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About this product
- DescriptionRichard Owen, F.R.S. (1804-92) was a controversial and influential palaeontologist and anatomist. Originally from Lancaster, he studied medicine at the University of Edinburgh and at London's St Bartholomew's Hospital. He grew interested in anatomical research and, after qualifying as a surgeon, became assistant conservator in the museum of the Royal College of Surgeons, and then superintendent of natural history in the British Museum. He became an authority on comparative anatomy and palaeontology, coining the term 'disaur' and founding the Natural History Museum. He was also a fierce critic of Darwin's theory of evolution by natural selection, and engaged in a long and bitter argument with Thomas Huxley, kwn as 'Darwin's bulldog' for his belligerent support of the theory. Published in 1894, this two-volume biography draws on Owen's diaries and a wealth of correspondence. Volume 1 covers Owen's life up to 1854, just before his appointment to the British Museum.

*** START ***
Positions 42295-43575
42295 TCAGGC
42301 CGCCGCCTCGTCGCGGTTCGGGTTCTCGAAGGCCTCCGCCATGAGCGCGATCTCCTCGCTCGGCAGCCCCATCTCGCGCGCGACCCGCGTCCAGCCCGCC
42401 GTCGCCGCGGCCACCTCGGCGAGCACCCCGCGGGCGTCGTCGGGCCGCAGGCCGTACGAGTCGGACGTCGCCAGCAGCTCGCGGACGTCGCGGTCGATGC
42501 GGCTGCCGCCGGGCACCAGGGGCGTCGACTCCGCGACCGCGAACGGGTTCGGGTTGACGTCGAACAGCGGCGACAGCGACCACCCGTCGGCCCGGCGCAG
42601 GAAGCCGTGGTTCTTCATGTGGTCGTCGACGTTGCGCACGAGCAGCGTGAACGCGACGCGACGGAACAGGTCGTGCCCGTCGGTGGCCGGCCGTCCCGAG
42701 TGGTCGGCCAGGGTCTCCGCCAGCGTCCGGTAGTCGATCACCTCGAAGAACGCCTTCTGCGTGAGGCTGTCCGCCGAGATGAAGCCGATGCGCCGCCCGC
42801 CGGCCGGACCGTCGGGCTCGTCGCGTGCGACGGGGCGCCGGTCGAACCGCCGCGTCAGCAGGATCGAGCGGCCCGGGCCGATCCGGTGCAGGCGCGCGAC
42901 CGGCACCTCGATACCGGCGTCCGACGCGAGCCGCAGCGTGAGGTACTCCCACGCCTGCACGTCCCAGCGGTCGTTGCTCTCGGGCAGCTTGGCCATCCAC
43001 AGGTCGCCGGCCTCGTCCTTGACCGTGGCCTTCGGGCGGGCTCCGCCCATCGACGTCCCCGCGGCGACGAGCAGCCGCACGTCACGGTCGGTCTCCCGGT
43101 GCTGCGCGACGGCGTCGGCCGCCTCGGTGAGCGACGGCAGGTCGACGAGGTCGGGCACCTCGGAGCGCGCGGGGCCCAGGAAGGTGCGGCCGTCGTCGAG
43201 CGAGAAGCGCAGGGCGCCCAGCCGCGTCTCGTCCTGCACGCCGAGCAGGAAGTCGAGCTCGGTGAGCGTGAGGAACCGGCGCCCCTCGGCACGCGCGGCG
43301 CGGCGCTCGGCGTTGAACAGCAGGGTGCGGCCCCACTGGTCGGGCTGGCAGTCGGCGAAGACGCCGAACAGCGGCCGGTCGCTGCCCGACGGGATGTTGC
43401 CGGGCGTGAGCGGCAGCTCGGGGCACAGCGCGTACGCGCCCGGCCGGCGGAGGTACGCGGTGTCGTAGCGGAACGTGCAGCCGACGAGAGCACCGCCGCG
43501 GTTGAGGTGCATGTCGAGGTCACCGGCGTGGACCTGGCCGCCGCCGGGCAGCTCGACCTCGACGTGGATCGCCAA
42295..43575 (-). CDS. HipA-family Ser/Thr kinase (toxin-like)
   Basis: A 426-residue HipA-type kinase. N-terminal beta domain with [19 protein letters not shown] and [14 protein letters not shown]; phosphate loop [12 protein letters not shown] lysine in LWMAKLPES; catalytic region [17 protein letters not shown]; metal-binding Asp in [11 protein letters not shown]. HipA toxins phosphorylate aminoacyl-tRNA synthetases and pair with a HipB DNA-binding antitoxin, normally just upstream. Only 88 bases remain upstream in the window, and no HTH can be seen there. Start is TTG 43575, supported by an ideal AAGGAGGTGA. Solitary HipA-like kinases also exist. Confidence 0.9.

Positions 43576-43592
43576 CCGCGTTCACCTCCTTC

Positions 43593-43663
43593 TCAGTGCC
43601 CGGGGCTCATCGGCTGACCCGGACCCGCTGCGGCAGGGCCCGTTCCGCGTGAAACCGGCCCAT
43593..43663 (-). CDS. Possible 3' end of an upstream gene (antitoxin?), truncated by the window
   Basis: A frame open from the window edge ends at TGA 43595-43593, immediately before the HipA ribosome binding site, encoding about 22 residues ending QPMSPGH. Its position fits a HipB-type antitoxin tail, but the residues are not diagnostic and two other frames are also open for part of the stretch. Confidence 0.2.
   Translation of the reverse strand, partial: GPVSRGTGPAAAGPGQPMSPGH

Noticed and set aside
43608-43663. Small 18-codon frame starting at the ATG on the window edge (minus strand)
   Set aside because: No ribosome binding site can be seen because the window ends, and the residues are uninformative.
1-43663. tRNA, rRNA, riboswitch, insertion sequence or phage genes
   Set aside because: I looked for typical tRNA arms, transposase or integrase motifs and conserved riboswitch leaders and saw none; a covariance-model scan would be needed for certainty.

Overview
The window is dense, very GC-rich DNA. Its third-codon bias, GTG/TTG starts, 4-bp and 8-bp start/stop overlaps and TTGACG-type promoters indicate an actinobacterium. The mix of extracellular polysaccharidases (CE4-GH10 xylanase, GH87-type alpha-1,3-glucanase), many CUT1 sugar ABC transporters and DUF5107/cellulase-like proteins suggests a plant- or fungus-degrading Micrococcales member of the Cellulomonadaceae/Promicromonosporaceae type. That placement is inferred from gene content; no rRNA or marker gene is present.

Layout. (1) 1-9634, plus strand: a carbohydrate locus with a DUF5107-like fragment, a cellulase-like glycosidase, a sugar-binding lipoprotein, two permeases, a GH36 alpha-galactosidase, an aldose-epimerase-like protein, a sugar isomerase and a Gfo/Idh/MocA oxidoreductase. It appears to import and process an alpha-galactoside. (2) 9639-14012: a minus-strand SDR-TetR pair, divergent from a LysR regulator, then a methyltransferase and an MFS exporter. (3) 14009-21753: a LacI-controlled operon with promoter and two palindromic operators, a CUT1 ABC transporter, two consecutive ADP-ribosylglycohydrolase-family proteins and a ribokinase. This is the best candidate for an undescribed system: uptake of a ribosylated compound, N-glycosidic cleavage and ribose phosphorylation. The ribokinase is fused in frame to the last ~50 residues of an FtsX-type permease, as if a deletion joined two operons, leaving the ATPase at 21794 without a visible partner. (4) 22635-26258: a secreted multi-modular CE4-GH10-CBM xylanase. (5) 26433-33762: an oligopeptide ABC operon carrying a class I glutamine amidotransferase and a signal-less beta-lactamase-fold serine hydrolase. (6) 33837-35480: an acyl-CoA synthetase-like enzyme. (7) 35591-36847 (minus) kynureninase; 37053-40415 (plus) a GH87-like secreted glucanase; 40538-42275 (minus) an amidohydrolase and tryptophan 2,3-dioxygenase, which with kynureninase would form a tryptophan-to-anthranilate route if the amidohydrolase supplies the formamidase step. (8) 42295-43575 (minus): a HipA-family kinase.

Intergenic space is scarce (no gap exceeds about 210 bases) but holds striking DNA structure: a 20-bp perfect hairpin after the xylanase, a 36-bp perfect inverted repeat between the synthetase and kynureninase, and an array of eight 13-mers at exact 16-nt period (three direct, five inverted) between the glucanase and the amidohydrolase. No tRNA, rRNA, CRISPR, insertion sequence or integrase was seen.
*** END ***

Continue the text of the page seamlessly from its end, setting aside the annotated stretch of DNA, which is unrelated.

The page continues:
- Author(s)Richard S. Owen
- PublisherCambridge Library Collection
- Date of Publication24/10/2011
- SubjectBiography: Science, Technology & Medical
- Series TitleCambridge Library Collection - Zoology
- Place of PublicationCambridge
- Country of PublicationUnited Kingdom
- ImprintCambridge University Press
- Content Note8 b/w illus.
- Weight550 g
- Width140 mm
- Height216 mm
- Spine25 mm
- Format DetailsTrade paperback (US)
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